In response to rising demand for health and social services due to population aging and increased government austerity, interest in community-based service provision has grown. Effective community-based support for care recipients and informal caregivers allows individuals needing assistance with activities of daily living to be cared for at home and in the community as long as possible, thus avoiding costly institutionalization. Understanding which community-based service models provide effective and efficient personal support services can inform policy making, funding and contracting practices to strengthen the capacity of public health and social service systems.Coproduction is a term used to describe such pluralistic, cooperative and participatory working relationships between citizens, governments, and other stakeholders in public service provision. Previous studies suggest that coproduction can increase the quantity and improve the quality of public service provision by mobilizing underused community strengths and resources. As a model which can potentially increase the capacity of public health and social service systems to meet the growing care needs, the concept of coproduction will be explored further through case studies of cooperatives providing home and community care servcies in Japan. Through literature review and first-hand accounts garnered from interviews, the case studies will present two cooperatives that both add value to their services through the voluntary mutual support activities of their members. The case studies will be analyzed to illustrate that cooperatives can be a tool for coproduction, used to mobilize and sustain stakeholder engagement to strengthen home and community care.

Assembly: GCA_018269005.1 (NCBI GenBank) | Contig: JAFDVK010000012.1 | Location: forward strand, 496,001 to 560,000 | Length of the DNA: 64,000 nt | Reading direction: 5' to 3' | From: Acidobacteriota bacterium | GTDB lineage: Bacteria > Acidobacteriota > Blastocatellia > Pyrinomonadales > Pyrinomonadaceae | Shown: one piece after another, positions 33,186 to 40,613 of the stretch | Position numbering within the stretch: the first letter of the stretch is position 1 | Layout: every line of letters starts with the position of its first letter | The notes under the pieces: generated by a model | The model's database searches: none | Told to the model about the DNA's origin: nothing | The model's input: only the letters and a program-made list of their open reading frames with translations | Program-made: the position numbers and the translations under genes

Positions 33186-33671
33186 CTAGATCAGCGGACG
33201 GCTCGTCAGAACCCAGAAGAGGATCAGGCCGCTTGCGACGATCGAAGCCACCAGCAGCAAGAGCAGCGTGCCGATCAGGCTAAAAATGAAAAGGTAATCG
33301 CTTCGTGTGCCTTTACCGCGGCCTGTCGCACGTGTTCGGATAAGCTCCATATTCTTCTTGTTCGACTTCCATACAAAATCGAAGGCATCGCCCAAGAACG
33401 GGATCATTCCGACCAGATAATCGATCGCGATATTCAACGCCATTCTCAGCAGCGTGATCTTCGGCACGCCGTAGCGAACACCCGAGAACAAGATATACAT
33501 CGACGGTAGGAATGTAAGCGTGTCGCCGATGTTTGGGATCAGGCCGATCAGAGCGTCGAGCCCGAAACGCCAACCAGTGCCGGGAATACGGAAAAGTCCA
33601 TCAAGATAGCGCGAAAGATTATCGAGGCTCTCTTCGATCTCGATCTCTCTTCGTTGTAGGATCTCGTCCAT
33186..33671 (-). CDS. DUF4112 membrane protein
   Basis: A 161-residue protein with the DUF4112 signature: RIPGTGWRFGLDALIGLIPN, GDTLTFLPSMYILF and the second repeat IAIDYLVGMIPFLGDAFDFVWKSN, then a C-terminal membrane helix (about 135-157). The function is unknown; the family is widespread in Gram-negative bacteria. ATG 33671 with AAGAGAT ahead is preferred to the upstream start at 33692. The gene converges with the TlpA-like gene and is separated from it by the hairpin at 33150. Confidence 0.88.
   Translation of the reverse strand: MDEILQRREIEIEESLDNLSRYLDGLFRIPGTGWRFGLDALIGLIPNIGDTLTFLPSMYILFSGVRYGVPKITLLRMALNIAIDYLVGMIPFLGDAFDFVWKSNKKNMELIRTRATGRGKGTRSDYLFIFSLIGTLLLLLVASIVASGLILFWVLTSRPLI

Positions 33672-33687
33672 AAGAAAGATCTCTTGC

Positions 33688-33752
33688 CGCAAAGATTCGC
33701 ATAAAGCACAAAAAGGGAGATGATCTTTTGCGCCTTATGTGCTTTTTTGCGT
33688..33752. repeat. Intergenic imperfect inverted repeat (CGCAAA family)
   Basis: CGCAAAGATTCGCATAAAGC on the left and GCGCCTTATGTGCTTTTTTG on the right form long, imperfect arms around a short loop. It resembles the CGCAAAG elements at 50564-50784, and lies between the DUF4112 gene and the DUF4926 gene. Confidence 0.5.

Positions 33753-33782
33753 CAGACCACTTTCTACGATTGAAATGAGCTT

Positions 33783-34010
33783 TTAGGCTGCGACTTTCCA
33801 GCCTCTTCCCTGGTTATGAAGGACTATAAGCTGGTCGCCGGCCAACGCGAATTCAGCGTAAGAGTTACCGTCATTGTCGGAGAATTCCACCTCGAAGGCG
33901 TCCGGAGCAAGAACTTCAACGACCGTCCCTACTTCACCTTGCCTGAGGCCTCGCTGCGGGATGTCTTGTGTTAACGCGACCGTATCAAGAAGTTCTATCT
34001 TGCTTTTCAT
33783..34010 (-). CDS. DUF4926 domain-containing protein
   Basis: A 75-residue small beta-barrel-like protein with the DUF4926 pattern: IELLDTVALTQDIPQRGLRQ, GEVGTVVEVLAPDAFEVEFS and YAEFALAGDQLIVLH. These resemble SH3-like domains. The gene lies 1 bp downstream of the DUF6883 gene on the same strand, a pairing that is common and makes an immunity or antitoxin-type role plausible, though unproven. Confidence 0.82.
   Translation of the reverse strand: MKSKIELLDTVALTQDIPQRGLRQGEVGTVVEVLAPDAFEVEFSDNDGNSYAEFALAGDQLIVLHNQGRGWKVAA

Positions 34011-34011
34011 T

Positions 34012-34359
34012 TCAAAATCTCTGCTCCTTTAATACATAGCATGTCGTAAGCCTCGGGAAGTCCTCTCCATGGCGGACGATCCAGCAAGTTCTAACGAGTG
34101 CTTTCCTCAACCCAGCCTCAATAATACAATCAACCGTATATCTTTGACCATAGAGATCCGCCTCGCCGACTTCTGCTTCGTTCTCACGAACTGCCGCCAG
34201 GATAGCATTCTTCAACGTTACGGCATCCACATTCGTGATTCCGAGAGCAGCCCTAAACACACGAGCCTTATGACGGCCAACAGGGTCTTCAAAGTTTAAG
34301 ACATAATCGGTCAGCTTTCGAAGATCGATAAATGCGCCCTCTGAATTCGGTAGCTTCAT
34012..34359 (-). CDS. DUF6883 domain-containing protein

Tania Dowhaniuk, Meiji University, Japan
Stream: Aging and Gerontology
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